District court orders SBA to release PPP, EIDL loan information
The U.S. District Court for the District of Columbia last week ordered the Small Business Administration (SBA) to release the names, addresses, and loan amounts for all paycheck protection program (PPP) and economic injury disaster loan (EIDL) recipients by Nov. 19, 2020.
The order follows Freedom of Information Act (FOIA) requests, which the SBA attempted to appease through the release of their loan-level data earlier this year – without the names, addresses or specific amounts of each loan.
In response to the earlier requests, the SBA argued that FOIA exemptions 4 and 6 protected this information by shielding from the disclosure of any “commercial or financial information obtained from a person and privileged or confidential,” as well as “personnel and medical files and similar files the disclosure of which would constitute a clearly unwarranted invasion of personal privacy.”
Through the new order, the district court explained that it found the disclosure of the information would dramatically outweigh any limited private interest in non-disclosure.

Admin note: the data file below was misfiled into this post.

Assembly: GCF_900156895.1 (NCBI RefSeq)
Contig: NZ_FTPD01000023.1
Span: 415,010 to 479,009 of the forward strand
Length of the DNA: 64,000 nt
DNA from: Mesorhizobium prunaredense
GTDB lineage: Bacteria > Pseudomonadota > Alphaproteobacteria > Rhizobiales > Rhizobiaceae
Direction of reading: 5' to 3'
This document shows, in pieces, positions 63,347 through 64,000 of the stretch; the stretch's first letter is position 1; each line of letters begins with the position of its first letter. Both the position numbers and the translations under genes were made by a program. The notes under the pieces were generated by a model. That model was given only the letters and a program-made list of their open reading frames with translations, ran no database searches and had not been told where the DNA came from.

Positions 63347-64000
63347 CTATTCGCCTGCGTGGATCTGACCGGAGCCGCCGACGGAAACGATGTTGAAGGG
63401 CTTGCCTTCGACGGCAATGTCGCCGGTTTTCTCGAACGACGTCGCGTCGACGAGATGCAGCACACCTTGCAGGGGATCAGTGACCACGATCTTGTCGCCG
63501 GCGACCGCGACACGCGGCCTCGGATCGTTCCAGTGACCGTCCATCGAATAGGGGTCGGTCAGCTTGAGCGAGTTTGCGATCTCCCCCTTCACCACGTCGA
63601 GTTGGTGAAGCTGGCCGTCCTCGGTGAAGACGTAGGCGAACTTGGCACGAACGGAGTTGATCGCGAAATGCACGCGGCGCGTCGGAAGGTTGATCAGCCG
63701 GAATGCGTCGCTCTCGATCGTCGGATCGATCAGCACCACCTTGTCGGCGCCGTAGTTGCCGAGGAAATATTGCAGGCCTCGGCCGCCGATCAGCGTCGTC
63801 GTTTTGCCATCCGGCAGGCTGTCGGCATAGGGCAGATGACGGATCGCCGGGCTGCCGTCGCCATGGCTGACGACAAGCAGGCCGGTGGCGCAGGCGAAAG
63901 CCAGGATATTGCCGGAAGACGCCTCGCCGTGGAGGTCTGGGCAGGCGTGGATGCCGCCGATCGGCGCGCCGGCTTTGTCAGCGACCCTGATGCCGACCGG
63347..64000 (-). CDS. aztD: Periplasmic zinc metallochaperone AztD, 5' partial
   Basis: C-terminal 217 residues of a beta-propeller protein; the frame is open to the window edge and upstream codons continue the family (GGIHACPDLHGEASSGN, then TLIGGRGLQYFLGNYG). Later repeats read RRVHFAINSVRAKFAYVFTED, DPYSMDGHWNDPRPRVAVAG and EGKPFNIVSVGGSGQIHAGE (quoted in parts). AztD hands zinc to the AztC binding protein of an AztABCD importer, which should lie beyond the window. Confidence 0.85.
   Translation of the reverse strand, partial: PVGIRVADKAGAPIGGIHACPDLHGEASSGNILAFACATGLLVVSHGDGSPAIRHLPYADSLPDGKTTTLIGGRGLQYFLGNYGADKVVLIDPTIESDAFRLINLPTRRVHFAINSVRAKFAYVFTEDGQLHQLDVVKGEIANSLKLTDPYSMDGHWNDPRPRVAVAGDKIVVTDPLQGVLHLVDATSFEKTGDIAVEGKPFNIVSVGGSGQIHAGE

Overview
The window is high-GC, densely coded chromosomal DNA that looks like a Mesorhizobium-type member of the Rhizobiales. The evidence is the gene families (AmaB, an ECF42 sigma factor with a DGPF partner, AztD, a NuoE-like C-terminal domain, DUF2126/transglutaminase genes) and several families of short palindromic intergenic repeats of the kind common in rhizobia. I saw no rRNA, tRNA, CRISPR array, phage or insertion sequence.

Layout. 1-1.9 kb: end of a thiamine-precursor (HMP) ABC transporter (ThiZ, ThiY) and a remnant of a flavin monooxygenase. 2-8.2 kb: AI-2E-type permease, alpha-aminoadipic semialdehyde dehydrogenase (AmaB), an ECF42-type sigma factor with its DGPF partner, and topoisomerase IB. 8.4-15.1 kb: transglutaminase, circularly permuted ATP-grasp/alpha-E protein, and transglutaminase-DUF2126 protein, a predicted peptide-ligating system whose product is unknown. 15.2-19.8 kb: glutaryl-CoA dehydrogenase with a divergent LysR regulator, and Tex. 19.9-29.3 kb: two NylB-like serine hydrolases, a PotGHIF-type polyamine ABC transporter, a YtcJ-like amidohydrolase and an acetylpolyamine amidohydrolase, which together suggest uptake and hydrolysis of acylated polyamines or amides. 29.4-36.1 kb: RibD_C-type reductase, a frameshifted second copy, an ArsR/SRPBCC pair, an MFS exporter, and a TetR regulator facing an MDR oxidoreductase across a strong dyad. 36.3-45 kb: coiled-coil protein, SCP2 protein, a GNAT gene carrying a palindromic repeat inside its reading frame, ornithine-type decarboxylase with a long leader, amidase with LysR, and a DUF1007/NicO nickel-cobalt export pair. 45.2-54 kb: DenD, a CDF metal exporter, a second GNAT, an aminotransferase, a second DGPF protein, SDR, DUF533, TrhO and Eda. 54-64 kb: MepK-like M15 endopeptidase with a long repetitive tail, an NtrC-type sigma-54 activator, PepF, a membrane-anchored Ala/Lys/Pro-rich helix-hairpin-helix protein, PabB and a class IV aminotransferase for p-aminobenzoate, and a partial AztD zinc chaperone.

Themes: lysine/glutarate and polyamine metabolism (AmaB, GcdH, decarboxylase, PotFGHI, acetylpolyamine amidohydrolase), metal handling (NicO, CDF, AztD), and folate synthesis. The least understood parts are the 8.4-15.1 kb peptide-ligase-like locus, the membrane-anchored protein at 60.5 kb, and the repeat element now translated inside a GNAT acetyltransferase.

NAFCU continues to work closely with the SBA, Treasury Department, and Congress to make improvements to the PPP and secure guidance needed to ensure credit unions can lend effectively through the program.
The association has also actively sought automatic forgiveness of small dollar PPP loans for the benefit of both small businesses and credit unions that are recovering from the coronavirus pandemic and may have strained financial and human resources.
Add to Calendar 2020-12-01 09:00:00 2020-12-01 09:00:00 Beyond the Pandemic Risk Series [Part 1]: Pandemic-Related Lending Portfolio Risks Listen On: Key Takeaways: [08:05] The most critical data that you can get your hands on would be any data that would provide you early indicators that there is going to be a delinquency issue. [10:35] One non-negotiable is that credit unions have a monitoring program that allows them to understand your risk exposure at any point in time. [13:57] Right now we can’t under-score social media; because we all interact virtually, there is a lot of good analytic and trending data that can be provided via social media. As long as you are doing that in a compliant and appropriate manner. Web NAFCU email@example.com America/New_York public
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